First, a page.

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Re: The debate on Invariant sections (long)

Mark Rafn <dagon@dagon.net> writes:

> Jerome, some of the responses you've gotten have been dismissive of your 
> opinion, and a lot of this is normal debian-legal style.  I hope you don't 
> take it too personally.

  Thanks for considering my opinions. I don't think they counts here for
  a future decision anyway. But I'd be please to see people answering
  and enlightening me.

> I would like to understand your position better.  I'm pretty sure I don't 
> agree with you, but it's not clear exactly what you want Debian to decide 
> with respect to the following:
> 1) Are works under the GFDL with invariant sections free?

  It depends on 2) If documentation is software then no. 

> 2) Can Debian usefully distinguish documentation from software?

  This is the point I would like to be convienced about.

> 3) If so, is there a different set of criteria which should be used to 
> test the freedom of documentation as opposed to software?

  I know nothing of the publishing world. This is the reason why
  I cannot accept blindly any decision.

  I don't have the impression of writing code when I write
  documentation or speeches (cf etc files in Emacs). Why?

> 4) Should Debian include (in main) non-free works if they're not software?

  Hasn't it be the case in the past with some documentations?

> And some more specific questions, which I don't think have been asked 
> directly, as most d-l posters assume "no" to be obvious.
> 5) is everything from the FSF free by definition, even if the license 
> would be non-free for someone else?
> 6) should Debian grant special status to the FSF and allow non-free FSF 
> work to be part of Debian?

  5) and 6) are interesting questions. This wouldn't be fair of course :-)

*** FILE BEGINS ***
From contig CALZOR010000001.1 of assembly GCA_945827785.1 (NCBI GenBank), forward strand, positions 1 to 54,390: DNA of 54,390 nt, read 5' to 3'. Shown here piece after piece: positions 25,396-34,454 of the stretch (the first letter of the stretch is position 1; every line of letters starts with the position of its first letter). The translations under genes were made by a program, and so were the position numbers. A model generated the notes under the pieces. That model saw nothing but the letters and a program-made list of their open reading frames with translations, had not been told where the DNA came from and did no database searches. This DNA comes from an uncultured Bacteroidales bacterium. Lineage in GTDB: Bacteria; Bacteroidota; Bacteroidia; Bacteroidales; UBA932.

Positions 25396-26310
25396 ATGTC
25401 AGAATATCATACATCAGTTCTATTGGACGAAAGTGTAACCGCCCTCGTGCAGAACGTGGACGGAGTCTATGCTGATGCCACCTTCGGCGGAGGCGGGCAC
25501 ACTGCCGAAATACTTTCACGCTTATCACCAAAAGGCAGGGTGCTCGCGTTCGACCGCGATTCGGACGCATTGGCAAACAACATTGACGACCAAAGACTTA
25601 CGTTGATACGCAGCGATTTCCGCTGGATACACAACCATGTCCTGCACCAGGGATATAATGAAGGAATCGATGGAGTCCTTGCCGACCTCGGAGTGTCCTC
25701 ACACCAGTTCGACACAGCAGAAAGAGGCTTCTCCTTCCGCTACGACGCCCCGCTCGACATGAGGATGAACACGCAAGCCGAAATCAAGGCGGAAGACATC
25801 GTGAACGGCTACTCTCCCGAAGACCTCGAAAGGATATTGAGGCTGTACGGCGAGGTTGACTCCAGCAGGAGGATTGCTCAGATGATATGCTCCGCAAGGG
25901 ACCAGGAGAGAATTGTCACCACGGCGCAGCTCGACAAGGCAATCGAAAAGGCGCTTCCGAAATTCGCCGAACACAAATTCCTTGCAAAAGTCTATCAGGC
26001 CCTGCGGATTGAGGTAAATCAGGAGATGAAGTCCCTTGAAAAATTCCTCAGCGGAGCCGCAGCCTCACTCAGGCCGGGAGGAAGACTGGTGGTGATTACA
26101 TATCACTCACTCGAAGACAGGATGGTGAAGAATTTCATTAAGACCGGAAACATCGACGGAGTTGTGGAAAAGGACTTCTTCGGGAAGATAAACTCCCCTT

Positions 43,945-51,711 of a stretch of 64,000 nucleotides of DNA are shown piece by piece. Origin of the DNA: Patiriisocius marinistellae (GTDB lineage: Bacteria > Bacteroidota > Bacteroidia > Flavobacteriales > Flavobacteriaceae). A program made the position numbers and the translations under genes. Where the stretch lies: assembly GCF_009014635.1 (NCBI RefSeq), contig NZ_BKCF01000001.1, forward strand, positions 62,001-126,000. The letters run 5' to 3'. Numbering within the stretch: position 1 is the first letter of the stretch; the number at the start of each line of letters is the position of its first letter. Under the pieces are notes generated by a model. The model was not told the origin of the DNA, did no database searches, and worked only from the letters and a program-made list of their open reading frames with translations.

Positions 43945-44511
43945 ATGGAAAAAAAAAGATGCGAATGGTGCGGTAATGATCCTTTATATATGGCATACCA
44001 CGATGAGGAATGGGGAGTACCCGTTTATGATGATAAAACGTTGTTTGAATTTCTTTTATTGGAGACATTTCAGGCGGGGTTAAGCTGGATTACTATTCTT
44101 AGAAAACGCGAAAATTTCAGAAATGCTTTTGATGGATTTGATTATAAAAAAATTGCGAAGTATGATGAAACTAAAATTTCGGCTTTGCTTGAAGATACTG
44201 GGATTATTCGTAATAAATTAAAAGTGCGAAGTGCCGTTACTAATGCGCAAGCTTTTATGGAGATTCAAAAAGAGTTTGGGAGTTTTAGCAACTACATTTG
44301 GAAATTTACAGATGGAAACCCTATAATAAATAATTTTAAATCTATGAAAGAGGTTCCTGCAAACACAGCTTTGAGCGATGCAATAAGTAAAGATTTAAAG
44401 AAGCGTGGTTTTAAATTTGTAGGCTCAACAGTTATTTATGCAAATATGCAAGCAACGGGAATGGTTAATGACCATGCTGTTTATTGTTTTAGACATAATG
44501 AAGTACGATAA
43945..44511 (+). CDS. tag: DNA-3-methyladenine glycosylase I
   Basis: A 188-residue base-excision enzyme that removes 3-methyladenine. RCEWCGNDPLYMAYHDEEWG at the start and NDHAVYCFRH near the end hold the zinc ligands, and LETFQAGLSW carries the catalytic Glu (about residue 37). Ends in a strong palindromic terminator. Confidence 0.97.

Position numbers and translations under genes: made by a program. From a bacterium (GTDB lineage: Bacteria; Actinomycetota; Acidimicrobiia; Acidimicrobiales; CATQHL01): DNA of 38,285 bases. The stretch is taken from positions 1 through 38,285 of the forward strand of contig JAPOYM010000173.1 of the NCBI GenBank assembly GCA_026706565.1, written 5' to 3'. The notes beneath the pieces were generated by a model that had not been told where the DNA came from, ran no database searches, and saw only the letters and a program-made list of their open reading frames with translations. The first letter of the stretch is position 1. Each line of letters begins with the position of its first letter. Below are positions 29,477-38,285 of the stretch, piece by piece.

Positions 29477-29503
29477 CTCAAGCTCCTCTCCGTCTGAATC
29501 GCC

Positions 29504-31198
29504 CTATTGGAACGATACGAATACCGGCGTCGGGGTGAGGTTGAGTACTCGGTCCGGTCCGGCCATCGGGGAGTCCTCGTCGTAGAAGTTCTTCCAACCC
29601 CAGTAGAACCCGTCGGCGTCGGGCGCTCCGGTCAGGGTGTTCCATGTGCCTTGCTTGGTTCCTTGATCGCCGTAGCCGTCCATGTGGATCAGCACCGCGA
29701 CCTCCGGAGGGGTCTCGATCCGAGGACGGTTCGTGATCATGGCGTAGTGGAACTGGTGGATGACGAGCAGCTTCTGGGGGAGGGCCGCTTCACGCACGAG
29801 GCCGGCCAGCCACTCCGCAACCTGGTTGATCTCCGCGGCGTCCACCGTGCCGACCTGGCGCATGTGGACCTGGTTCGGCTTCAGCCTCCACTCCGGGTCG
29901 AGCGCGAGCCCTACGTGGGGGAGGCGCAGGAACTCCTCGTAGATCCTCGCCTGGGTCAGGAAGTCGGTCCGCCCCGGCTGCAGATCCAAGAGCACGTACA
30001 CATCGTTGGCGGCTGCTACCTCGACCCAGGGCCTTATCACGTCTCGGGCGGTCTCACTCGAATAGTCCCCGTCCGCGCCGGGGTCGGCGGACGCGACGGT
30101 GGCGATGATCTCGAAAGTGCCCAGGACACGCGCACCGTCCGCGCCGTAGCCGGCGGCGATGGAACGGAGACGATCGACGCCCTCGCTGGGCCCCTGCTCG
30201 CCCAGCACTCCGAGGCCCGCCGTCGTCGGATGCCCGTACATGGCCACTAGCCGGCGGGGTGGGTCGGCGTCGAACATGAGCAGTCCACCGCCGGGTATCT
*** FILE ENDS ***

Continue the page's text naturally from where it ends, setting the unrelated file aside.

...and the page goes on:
> 7) should Debian leave useful stuff in the main archive even if it is 
> later determined to be non-free?

  Of course not :-) 

> On Tue, 13 May 2003, [iso-8859-15] Jérôme Marant wrote:
>> Could we consider some invariant sections as "non-problematic"?
> This would seem to be issue #6.  I'd say "no" for a lot of reasons, but 
> I'm happy to hear yours.

  For instance, does the GNU manifesto as invariant section hurt?

>> >> But then, if we're seeking for enemies, I believe they
>> >> are not on GNU side ...
> Quite agreed.  I don't consider this to be seeking enemies, but rather 
> refusing to go along with a friend who is making a very bad mistake.

  Althought we can convince some random upstream author, do we
  have any chance about FSF manuals?

>> Err, it is a regression isn't it? I've always considered it as part
>> of Emacs, and even its online help. It has always worked like that. 
> If it's part of emacs, then it's very clearly non-free software and the 
> whole thing should be removed from Debian (unless the FSF doesn't have to 
> follow everyone else's definition of freedom).

  "The whole thing"? Emacs itself?

>> You mentioned in a previous mail packaging old versions of manuals.
>> This is IMHO pretty useless because noone cares for outdated manuals.
> Some of us don't care for non-free manuals either.  There are a number of 
> cases where I choose to use free software over non-free software that 
> meets my current needs somewhat better.  I'm glad Debian helps me make 
> that choice, and I don't understand why documentation would be any 
> different.

  Probably because free equivalents of non-free docs are not likely
  to appear, unless those non-free docs get their license changed.
  People don't like writing docs.

>> Althought people can be motivated in forking or reimplementing
>> applications, I doubt anyone will be motivated enough to fork
>> documentation and noone'll be able to be as up-to-date as the
>> Emacs manual.
> I see the motivations as very similar.

  Did people suddenly decide to love writing docs?

Jérôme Marant


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